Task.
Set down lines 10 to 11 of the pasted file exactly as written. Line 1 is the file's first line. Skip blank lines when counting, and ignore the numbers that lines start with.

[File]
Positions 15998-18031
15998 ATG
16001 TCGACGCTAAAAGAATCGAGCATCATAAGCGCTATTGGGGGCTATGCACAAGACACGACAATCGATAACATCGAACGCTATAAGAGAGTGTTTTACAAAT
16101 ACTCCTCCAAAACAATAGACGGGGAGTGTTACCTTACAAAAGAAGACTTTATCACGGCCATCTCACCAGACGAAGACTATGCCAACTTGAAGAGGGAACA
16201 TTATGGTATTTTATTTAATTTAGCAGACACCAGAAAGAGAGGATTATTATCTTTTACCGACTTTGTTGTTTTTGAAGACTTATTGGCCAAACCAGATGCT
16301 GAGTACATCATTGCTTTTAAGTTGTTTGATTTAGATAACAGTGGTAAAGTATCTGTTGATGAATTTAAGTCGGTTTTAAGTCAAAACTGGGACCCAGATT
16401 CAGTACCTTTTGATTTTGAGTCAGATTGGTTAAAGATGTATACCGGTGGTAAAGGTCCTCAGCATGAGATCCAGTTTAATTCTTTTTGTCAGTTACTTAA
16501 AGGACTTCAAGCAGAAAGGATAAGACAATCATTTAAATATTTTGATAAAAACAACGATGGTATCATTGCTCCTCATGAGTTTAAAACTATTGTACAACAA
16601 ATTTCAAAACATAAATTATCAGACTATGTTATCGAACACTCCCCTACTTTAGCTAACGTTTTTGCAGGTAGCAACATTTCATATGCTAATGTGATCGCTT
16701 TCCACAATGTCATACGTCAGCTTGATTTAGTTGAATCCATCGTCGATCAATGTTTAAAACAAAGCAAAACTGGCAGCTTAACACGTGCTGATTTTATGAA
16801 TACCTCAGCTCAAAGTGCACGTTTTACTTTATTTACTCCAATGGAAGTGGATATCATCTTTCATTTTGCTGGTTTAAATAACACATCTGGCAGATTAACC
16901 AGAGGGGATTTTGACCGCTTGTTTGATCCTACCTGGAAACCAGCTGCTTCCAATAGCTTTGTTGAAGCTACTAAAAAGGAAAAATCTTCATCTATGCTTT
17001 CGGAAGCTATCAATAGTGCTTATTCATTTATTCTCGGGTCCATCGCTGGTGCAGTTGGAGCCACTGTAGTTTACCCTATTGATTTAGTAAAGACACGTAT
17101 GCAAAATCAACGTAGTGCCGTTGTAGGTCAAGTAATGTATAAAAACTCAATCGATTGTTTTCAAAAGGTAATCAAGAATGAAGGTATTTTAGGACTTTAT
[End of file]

16701 TCCACAATGTCATACGTCAGCTTGATTTAGTTGAATCCATCGTCGATCAATGTTTAAAACAAAGCAAAACTGGCAGCTTAACACGTGCTGATTTTATGAA
16801 TACCTCAGCTCAAAGTGCACGTTTTACTTTATTTACTCCAATGGAAGTGGATATCATCTTTCATTTTGCTGGTTTAAATAACACATCTGGCAGATTAACC